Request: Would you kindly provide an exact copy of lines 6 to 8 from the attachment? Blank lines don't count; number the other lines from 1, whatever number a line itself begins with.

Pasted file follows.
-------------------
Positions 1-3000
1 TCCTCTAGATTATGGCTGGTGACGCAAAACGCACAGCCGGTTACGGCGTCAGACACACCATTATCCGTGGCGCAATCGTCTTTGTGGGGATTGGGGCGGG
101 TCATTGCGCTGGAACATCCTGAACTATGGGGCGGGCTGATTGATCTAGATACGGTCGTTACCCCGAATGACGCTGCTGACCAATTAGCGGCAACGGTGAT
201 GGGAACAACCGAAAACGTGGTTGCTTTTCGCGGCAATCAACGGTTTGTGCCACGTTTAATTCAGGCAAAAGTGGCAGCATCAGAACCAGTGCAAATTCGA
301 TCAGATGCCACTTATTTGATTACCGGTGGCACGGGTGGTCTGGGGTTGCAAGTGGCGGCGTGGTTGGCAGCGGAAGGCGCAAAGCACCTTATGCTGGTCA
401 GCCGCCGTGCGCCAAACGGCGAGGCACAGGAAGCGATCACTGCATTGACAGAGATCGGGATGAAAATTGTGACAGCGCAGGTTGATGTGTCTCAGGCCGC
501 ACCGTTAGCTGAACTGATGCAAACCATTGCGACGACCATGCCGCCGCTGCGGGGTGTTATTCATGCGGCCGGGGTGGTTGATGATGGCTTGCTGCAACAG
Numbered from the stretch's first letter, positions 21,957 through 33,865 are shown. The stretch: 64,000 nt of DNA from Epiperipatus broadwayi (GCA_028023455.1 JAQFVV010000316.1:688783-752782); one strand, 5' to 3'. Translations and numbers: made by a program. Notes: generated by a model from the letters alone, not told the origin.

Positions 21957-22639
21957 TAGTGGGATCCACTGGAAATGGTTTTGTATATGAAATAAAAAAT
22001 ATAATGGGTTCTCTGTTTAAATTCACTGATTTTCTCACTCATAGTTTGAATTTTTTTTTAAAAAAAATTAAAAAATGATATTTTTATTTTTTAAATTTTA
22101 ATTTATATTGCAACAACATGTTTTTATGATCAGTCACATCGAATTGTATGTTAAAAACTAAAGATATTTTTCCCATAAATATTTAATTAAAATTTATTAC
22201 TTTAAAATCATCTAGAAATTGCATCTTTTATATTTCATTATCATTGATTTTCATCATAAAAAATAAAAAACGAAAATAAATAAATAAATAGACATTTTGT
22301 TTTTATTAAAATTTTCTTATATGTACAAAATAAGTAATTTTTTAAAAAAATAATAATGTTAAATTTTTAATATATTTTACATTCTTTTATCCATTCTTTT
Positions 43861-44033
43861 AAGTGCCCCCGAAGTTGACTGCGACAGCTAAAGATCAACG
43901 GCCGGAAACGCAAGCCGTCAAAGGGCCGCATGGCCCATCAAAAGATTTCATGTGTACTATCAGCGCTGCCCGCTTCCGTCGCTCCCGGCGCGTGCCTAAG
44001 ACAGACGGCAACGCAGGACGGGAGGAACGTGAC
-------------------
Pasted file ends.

401 GCCGCCGTGCGCCAAACGGCGAGGCACAGGAAGCGATCACTGCATTGACAGAGATCGGGATGAAAATTGTGACAGCGCAGGTTGATGTGTCTCAGGCCGC
501 ACCGTTAGCTGAACTGATGCAAACCATTGCGACGACCATGCCGCCGCTGCGGGGTGTTATTCATGCGGCCGGGGTGGTTGATGATGGCTTGCTGCAACAG
Numbered from the stretch's first letter, positions 21,957 through 33,865 are shown. The stretch: 64,000 nt of DNA from Epiperipatus broadwayi (GCA_028023455.1 JAQFVV010000316.1:688783-752782); one strand, 5' to 3'. Translations and numbers: made by a program. Notes: generated by a model from the letters alone, not told the origin.